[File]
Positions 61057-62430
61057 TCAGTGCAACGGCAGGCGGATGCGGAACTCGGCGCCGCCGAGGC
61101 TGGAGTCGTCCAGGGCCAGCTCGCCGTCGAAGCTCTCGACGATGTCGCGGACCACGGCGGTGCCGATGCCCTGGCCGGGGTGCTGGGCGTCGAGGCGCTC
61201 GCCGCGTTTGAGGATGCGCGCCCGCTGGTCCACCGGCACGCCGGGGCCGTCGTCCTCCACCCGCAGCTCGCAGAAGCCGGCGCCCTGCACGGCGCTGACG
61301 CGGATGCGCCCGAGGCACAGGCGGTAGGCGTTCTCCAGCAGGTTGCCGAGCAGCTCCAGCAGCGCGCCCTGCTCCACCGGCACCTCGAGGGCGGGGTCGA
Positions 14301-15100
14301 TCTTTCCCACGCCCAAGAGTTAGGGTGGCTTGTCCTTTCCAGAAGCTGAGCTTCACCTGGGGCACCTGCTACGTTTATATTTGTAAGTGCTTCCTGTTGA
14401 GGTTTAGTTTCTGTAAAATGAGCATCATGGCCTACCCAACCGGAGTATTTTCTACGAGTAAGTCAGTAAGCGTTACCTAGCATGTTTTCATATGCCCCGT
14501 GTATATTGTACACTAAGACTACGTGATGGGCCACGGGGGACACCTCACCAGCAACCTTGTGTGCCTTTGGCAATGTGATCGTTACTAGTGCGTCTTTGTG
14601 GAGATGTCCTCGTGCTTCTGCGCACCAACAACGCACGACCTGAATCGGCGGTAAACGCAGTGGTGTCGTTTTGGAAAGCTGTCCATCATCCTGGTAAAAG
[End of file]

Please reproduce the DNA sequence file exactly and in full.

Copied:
Positions 61057-62430
61057 TCAGTGCAACGGCAGGCGGATGCGGAACTCGGCGCCGCCGAGGC
61101 TGGAGTCGTCCAGGGCCAGCTCGCCGTCGAAGCTCTCGACGATGTCGCGGACCACGGCGGTGCCGATGCCCTGGCCGGGGTGCTGGGCGTCGAGGCGCTC
61201 GCCGCGTTTGAGGATGCGCGCCCGCTGGTCCACCGGCACGCCGGGGCCGTCGTCCTCCACCCGCAGCTCGCAGAAGCCGGCGCCCTGCACGGCGCTGACG
61301 CGGATGCGCCCGAGGCACAGGCGGTAGGCGTTCTCCAGCAGGTTGCCGAGCAGCTCCAGCAGCGCGCCCTGCTCCACCGGCACCTCGAGGGCGGGGTCGA
Positions 14301-15100
14301 TCTTTCCCACGCCCAAGAGTTAGGGTGGCTTGTCCTTTCCAGAAGCTGAGCTTCACCTGGGGCACCTGCTACGTTTATATTTGTAAGTGCTTCCTGTTGA
14401 GGTTTAGTTTCTGTAAAATGAGCATCATGGCCTACCCAACCGGAGTATTTTCTACGAGTAAGTCAGTAAGCGTTACCTAGCATGTTTTCATATGCCCCGT
14501 GTATATTGTACACTAAGACTACGTGATGGGCCACGGGGGACACCTCACCAGCAACCTTGTGTGCCTTTGGCAATGTGATCGTTACTAGTGCGTCTTTGTG
14601 GAGATGTCCTCGTGCTTCTGCGCACCAACAACGCACGACCTGAATCGGCGGTAAACGCAGTGGTGTCGTTTTGGAAAGCTGTCCATCATCCTGGTAAAAG